‘We must not be afraid to say the truth, the world is at war because it has lost peace,’ the pontiff told journalists aboard a flight from Rome to Krakow. [Speaking of the martyrdom of Fr Jacques Hamel.] ‘When I speak of war I speak of wars over interests, money, resources, not religion. All religions want peace, it’s the others who want war.’
The salient feature of this pontificate is its vulgarity. I use the word in its technical sense of ‘populist’, ‘of the people’. The salient dicta of this Pope are those of the vulgar consensus.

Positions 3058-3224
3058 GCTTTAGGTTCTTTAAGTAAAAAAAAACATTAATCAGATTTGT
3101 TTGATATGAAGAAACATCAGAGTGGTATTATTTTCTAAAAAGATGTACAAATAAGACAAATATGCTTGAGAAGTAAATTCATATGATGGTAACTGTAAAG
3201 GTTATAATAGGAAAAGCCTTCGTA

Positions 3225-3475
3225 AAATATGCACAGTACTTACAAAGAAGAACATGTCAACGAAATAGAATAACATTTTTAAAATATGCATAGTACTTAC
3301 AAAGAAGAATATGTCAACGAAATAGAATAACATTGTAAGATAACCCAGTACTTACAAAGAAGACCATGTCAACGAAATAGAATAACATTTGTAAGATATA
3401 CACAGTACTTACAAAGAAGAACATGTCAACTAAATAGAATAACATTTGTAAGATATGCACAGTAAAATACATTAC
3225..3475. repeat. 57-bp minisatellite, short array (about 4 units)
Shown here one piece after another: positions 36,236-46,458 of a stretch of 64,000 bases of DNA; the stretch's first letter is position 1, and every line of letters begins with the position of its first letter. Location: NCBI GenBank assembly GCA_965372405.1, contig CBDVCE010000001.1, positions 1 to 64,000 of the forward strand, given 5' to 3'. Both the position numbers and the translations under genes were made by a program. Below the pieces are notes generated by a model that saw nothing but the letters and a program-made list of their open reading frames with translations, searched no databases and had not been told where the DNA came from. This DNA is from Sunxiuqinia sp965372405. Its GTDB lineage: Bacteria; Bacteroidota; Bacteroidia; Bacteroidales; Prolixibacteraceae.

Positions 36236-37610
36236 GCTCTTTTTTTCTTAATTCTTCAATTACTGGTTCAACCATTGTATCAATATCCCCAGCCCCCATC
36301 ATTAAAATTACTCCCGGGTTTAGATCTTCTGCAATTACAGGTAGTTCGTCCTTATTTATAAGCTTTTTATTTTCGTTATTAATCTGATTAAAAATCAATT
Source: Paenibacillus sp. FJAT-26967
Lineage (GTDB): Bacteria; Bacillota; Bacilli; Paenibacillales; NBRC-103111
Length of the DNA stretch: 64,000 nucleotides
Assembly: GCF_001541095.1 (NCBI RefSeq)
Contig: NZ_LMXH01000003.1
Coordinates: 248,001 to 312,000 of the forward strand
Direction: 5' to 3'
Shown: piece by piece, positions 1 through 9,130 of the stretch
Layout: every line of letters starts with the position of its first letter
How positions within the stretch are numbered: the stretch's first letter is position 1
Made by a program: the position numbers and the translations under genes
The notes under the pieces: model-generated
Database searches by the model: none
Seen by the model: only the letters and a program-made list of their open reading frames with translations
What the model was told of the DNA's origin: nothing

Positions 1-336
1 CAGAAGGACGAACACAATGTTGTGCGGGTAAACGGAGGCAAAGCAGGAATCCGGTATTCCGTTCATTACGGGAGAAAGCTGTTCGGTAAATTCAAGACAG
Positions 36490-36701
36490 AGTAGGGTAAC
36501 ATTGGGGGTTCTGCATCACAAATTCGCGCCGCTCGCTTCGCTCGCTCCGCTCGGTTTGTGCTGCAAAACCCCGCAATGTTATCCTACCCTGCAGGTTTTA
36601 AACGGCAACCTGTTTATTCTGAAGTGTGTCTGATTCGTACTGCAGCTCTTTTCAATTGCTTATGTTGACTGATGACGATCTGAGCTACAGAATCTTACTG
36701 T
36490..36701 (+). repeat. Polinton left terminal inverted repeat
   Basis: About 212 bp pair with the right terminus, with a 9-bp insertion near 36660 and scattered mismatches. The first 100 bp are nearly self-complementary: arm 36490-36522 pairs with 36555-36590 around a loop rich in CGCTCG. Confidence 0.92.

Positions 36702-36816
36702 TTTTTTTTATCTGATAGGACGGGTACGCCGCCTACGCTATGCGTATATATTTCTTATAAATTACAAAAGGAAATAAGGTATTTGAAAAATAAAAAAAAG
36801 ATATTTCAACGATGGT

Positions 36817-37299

‘Who am I to judge?’ he asks, assuming the mantle of popular relativism: all opinions are of equivalent value. The underlying rationale of his Jubilee of Mercy takes up a similar popular sentiment: it is little more profound than Heinrich Heine’s deathbed quip ‘Gott wird mir verzeihen, das ist sein Beruf’.
But this latest airborne pronouncement is the most egregious. ‘All religions want peace, it’s the others who want war’. Like the populist ‘We all believe in the same God and we are all going to the same place’, it denies both the unique and particular claims of Christianity and the integrity and identity of other faiths and belief systems.
In the case of Islam it denies centuries of sanctified belligerence and of conversion by conquest.